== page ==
We previously featured a Defender which was driven by the gentleman at the Charles Hurst parts desk known as Davey Craig. Since then, we discussed a few other options from the renowned stable that is Land Rover and decided that the all new and recently released Discovery Sport would be ideal for testing and so I got one for a weekend and as per usual got booked in with Walter at the amazing Ireland Off-Road Experience within Clandeboye Estate.
As expected from Land Rover this is a premium 4×4 with a plethora of options and toys and indeed you would be forgiven for thinking that the Discovery Sport is the spawn of a one night stand between the Freelander (which has now ceased production) and the popular Range Rover Evoque. The Discovery Sport in my view replaces the Freelander however it is a lot more grown up and refined than the more practical Freelander work horse was.
We drove an SE Tech model which gets front and rear parking sensors, touch screen media system with sat nav and powered tailgate to name a few things on top of the very good base spec, it was also fitted with optional chrome accessories on the front and rear bumpers as well as chrome side bars to protect the sills.
Engine wise it had the 2.2 SD4 engine which produces just shy of 200bhp and a mountain of torque (310lb/ft) meaning it was never struggling on or off road and indeed with the optional “tow pack” allows a braked trailer weight of 2500kg which is respectable and would see a good sized boat or rally car being pulled along with legal ease. Consumption on mixed driving over a weekend was low 30’s which wasn’t as good as I had hoped for but better than some competitors in its class.
Driving on the road was smooth but firm in regards to the lack of body and tyre roll, larger 4×4’s have come so far even in the last few years and they are driving more and more like cars for every model that is realised, thus meaning they handle well, are light to drive and respond well to city driving as well as coping fine when you’re in a rush on country lanes. They can absorb everything you throw at it with ease and when you have all the children dropped to school it is perfect to bring a filled soda up the mountain to your beloved who has been tending to a herd from first light.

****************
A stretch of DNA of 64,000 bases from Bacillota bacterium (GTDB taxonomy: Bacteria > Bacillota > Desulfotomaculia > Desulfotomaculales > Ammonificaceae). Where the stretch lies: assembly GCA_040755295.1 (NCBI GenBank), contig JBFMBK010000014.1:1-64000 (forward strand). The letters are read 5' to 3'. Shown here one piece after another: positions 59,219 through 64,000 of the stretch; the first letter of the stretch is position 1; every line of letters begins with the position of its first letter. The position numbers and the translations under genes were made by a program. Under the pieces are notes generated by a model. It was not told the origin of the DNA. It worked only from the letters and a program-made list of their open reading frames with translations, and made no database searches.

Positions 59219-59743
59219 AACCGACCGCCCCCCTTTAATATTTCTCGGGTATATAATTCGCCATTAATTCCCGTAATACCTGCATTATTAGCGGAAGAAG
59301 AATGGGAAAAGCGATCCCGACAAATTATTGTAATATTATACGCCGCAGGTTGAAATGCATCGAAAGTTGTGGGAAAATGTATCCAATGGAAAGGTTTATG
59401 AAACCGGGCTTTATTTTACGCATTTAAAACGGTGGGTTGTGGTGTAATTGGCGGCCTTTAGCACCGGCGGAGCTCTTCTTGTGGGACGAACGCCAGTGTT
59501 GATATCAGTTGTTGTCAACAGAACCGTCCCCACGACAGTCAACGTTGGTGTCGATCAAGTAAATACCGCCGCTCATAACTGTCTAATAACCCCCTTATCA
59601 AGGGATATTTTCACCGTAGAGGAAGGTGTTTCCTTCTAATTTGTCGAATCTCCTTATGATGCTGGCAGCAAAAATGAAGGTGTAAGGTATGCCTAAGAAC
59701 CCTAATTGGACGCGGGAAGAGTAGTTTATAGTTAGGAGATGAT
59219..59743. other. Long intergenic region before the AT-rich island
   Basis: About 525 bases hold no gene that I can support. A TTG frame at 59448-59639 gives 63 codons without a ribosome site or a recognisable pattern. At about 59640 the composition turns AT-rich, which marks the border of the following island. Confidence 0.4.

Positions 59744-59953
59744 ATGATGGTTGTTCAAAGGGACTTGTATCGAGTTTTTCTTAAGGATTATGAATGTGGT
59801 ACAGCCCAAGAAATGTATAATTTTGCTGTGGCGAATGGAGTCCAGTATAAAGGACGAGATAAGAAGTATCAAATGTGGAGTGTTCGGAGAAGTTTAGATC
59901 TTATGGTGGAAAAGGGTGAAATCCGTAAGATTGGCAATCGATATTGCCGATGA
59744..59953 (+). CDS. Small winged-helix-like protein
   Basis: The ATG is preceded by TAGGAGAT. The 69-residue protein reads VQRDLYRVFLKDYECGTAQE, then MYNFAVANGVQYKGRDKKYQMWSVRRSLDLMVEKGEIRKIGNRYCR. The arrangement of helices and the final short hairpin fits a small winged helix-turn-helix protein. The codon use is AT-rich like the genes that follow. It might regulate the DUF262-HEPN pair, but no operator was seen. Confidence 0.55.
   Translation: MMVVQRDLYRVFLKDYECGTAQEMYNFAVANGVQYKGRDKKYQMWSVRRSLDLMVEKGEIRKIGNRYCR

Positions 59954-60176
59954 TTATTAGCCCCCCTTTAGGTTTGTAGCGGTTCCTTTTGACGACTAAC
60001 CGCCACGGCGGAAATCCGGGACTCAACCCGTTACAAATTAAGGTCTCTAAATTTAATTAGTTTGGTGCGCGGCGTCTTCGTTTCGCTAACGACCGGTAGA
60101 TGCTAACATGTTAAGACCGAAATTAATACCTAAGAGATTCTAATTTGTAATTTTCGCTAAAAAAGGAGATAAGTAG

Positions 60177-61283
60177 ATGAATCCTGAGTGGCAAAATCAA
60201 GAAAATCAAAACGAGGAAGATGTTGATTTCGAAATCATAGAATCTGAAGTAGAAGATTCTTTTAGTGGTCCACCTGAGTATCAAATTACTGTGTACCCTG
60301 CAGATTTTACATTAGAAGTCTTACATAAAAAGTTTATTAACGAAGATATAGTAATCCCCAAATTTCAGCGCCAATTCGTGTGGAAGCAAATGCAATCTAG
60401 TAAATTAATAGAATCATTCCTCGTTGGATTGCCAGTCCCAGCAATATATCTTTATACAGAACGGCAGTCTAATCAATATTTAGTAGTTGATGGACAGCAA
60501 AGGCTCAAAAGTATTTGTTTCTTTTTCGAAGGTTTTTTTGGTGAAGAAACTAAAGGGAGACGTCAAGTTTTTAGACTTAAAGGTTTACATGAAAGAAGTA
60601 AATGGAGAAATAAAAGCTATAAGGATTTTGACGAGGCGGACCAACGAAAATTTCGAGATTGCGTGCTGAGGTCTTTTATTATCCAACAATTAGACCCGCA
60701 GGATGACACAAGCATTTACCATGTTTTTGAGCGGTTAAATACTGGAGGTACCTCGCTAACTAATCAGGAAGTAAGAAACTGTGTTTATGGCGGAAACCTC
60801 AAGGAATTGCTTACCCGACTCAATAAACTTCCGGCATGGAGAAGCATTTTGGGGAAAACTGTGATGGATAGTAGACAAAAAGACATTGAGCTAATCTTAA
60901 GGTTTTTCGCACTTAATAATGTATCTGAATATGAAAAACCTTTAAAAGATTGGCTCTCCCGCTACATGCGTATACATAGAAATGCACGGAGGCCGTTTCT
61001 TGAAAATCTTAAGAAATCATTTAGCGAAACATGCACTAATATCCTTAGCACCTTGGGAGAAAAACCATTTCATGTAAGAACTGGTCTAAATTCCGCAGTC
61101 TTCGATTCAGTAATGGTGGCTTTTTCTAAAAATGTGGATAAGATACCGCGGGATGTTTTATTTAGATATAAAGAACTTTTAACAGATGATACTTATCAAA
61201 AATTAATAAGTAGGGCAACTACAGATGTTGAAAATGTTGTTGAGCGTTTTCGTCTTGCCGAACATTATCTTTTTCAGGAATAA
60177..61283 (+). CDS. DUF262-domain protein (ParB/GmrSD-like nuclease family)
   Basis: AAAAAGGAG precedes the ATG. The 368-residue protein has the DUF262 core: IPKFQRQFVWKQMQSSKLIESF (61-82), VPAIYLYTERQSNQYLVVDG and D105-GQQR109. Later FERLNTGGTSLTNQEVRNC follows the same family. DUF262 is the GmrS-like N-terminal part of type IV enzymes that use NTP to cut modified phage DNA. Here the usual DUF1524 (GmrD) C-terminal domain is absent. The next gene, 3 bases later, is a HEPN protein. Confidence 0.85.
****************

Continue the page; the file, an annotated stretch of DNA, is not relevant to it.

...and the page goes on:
Off road there are several aids, the main being the “terrain response system” as found in the Evoque in which the driver selects between four different settings depending on the surface below, these are: General, Grass/Gravel/Snow, Mud/Ruts and Sand. The Sport then works out what it has to do with power delivery to keep you moving over whichever surface you are driving on. It also features hill decent control, gradient release control and roll stability control.
The manual that we tested off road wasn’t overly keen on making it up the steep incline test which took some persuasion, but eventually made it and the other criticism of its off road ability would be the severe lack of ground clearance, when driven on rutted tracks the underside doesn’t really have much of a chance however on less rutted areas it was awesome.
Inside the cabin and it is a genuinely nice place to be, at the height it’s a joy to get in and out of, it’s not too low nor too high, just nice and the seats are comfortable and reasonably supportive throughout, the back seats have a slide forward option and this is key for the plus side of this Land Rover. It has a five seat layout plus two in the boot which lift up creating two very cramped seats that would be suited for young children whilst still leaving enough room in the five usual seats for adults to be comfortable.
The boot is mega and would easily see a couple of sets of golf clubs, a tool box with spare wheels or a couple of prams with accompanying bags that go with children of such ages.
The model tested had a glass roof with electric blind and this created an illusion of size once the light came streaming through and made the large cabin even more spacious feeling.
The dash was well laid out and the usual toys apply such as heated seats, Bluetooth, sat nav, front and rear heated screens, electric everything. Smart phones can be connected via USB to access Land Rover’s “in control apps” which turns the touch screen into dual screen to show certain apps including car parking, internet radio and sat nav apps as well as allowing the user to access calendar, contacts and music.
All in all, a nice comfortable safe place to be that is best suited on road and drives brilliantly.